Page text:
WF: Thank you very much.


1. See TML Weekly Supplement, Alberta Government's $7.5 Billion Energy
Pay-the-Rich Scheme, April 18, 2020

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Quebec Miners Demand Public Health Guidelines
Are Respected as Mining Resumes

On April 13, the Government of Quebec announced that mining activities, which have been halted across Quebec since March 25 because of the COVID-19 pandemic, would gradually resume as of April 15. Workers' Forum recently spoke with André Racicot, President of United Steelworkers (USW) Local 9291 about the conditions under which the resumption of activities will take place and the role of workers to ensure that it is done in full respect of workers' health and safety. USW Local 9291 represents, among others, workers at Iamgold's Westwood Mine in Preissac, Abitibi-Témiscamingue. André is a specialist in health and safety issues in the mining sector.

Workers' Forum: How are the preparations going for the resumption of mining operations at the Westwood mine?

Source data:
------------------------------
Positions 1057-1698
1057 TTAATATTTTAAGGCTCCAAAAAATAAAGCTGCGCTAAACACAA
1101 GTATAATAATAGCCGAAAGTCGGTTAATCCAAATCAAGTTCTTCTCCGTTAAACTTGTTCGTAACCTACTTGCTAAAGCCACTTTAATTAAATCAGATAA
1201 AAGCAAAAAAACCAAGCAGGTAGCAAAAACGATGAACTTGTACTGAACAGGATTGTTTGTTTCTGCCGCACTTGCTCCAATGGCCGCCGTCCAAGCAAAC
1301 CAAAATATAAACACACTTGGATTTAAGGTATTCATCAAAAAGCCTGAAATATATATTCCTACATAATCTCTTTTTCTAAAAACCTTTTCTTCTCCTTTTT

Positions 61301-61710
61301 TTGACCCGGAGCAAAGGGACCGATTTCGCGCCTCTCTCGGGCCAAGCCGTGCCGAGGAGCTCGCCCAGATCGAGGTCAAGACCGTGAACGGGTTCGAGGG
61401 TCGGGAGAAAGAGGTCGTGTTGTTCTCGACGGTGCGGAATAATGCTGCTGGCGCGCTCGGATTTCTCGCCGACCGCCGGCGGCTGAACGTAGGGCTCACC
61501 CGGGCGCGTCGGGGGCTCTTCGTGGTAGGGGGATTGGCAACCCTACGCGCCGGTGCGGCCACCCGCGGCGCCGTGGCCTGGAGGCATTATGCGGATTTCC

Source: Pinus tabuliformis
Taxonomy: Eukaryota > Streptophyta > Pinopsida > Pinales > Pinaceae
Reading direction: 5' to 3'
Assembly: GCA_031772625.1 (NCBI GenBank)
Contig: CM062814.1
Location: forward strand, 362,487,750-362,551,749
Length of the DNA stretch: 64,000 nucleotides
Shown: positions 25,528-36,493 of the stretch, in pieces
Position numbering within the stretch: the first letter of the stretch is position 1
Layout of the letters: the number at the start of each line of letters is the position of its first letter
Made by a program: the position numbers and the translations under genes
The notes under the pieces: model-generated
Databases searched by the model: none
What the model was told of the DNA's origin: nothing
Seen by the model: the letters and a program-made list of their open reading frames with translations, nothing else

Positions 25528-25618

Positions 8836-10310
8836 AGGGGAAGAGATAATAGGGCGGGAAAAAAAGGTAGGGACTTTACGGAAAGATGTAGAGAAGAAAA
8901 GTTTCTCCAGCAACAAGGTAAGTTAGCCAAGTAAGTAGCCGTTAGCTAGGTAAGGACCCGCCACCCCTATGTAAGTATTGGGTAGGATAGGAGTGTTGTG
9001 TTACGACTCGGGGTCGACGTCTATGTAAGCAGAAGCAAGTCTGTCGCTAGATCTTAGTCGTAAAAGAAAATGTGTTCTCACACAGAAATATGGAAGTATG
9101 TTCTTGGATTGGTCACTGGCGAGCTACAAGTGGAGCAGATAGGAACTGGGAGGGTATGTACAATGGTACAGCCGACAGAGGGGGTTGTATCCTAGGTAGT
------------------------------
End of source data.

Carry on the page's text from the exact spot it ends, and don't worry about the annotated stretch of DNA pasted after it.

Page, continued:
André Racicot: With regard to the resumption of work in the mining sector, we have been working hard with the employer to put in place the best health standards for the workers, to ensure that they are protected from becoming infected with the virus. A number of protocols have been put in place regarding cleanup and actions in the workplace, including respecting the two-metre distance between workers. There was a problem that needed to be resolved with regard to the mining cage that carries the workers underground. Separators were put in the cage and the number of people that can be carried at a time is limited. Before, we could put 25 people in the cage, but now we are reducing the number by half. Workers are not allowed to talk in the cage and they have to face the wall, and are separated by curtains. The curtains and the cage are completely disinfected after each shift.